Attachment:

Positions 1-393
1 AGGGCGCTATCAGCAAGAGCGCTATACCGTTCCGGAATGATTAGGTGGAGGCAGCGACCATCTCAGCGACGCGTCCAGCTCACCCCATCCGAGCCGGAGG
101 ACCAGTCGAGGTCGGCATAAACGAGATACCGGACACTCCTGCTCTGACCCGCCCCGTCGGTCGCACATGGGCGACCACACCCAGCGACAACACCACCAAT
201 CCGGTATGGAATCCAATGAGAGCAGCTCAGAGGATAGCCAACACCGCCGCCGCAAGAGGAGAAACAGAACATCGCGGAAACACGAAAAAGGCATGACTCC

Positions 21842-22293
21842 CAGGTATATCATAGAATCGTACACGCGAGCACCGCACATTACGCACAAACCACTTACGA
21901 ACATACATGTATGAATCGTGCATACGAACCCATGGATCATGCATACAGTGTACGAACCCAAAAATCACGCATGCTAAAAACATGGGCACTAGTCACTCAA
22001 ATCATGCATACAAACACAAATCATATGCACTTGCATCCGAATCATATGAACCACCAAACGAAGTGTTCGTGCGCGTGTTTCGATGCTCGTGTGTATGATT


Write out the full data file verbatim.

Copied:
Positions 1-393
1 AGGGCGCTATCAGCAAGAGCGCTATACCGTTCCGGAATGATTAGGTGGAGGCAGCGACCATCTCAGCGACGCGTCCAGCTCACCCCATCCGAGCCGGAGG
101 ACCAGTCGAGGTCGGCATAAACGAGATACCGGACACTCCTGCTCTGACCCGCCCCGTCGGTCGCACATGGGCGACCACACCCAGCGACAACACCACCAAT
201 CCGGTATGGAATCCAATGAGAGCAGCTCAGAGGATAGCCAACACCGCCGCCGCAAGAGGAGAAACAGAACATCGCGGAAACACGAAAAAGGCATGACTCC

Positions 21842-22293
21842 CAGGTATATCATAGAATCGTACACGCGAGCACCGCACATTACGCACAAACCACTTACGA
21901 ACATACATGTATGAATCGTGCATACGAACCCATGGATCATGCATACAGTGTACGAACCCAAAAATCACGCATGCTAAAAACATGGGCACTAGTCACTCAA
22001 ATCATGCATACAAACACAAATCATATGCACTTGCATCCGAATCATATGAACCACCAAACGAAGTGTTCGTGCGCGTGTTTCGATGCTCGTGTGTATGATT